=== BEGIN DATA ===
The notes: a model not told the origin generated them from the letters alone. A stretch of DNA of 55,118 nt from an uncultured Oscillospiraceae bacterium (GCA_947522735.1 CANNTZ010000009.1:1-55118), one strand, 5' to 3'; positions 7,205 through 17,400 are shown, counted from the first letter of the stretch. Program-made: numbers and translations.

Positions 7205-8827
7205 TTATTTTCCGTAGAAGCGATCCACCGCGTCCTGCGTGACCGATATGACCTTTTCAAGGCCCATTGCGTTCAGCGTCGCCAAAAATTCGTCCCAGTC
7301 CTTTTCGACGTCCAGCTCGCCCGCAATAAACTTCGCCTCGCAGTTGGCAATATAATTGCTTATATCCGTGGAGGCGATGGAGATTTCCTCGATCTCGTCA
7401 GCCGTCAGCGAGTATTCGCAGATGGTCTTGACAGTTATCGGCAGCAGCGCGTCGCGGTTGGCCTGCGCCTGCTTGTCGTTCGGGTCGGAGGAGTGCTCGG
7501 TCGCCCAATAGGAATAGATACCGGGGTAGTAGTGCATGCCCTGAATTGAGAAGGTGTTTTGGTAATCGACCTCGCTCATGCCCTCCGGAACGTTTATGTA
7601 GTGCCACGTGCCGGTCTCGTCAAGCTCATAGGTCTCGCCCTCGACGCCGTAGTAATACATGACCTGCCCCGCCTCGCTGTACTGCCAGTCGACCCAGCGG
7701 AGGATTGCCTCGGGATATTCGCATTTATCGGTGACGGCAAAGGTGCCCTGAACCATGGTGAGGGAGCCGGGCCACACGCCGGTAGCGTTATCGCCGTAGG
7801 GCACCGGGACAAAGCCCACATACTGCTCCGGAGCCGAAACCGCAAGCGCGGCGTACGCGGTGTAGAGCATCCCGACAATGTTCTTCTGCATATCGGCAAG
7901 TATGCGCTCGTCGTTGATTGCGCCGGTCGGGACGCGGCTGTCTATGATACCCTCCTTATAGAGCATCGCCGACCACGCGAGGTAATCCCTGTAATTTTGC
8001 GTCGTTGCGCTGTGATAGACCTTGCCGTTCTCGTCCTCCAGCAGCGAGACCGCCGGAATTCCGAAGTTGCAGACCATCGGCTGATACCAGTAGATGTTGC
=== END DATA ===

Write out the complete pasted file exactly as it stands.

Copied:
The notes: a model not told the origin generated them from the letters alone. A stretch of DNA of 55,118 nt from an uncultured Oscillospiraceae bacterium (GCA_947522735.1 CANNTZ010000009.1:1-55118), one strand, 5' to 3'; positions 7,205 through 17,400 are shown, counted from the first letter of the stretch. Program-made: numbers and translations.

Positions 7205-8827
7205 TTATTTTCCGTAGAAGCGATCCACCGCGTCCTGCGTGACCGATATGACCTTTTCAAGGCCCATTGCGTTCAGCGTCGCCAAAAATTCGTCCCAGTC
7301 CTTTTCGACGTCCAGCTCGCCCGCAATAAACTTCGCCTCGCAGTTGGCAATATAATTGCTTATATCCGTGGAGGCGATGGAGATTTCCTCGATCTCGTCA
7401 GCCGTCAGCGAGTATTCGCAGATGGTCTTGACAGTTATCGGCAGCAGCGCGTCGCGGTTGGCCTGCGCCTGCTTGTCGTTCGGGTCGGAGGAGTGCTCGG
7501 TCGCCCAATAGGAATAGATACCGGGGTAGTAGTGCATGCCCTGAATTGAGAAGGTGTTTTGGTAATCGACCTCGCTCATGCCCTCCGGAACGTTTATGTA
7601 GTGCCACGTGCCGGTCTCGTCAAGCTCATAGGTCTCGCCCTCGACGCCGTAGTAATACATGACCTGCCCCGCCTCGCTGTACTGCCAGTCGACCCAGCGG
7701 AGGATTGCCTCGGGATATTCGCATTTATCGGTGACGGCAAAGGTGCCCTGAACCATGGTGAGGGAGCCGGGCCACACGCCGGTAGCGTTATCGCCGTAGG
7801 GCACCGGGACAAAGCCCACATACTGCTCCGGAGCCGAAACCGCAAGCGCGGCGTACGCGGTGTAGAGCATCCCGACAATGTTCTTCTGCATATCGGCAAG
7901 TATGCGCTCGTCGTTGATTGCGCCGGTCGGGACGCGGCTGTCTATGATACCCTCCTTATAGAGCATCGCCGACCACGCGAGGTAATCCCTGTAATTTTGC
8001 GTCGTTGCGCTGTGATAGACCTTGCCGTTCTCGTCCTCCAGCAGCGAGACCGCCGGAATTCCGAAGTTGCAGACCATCGGCTGATACCAGTAGATGTTGC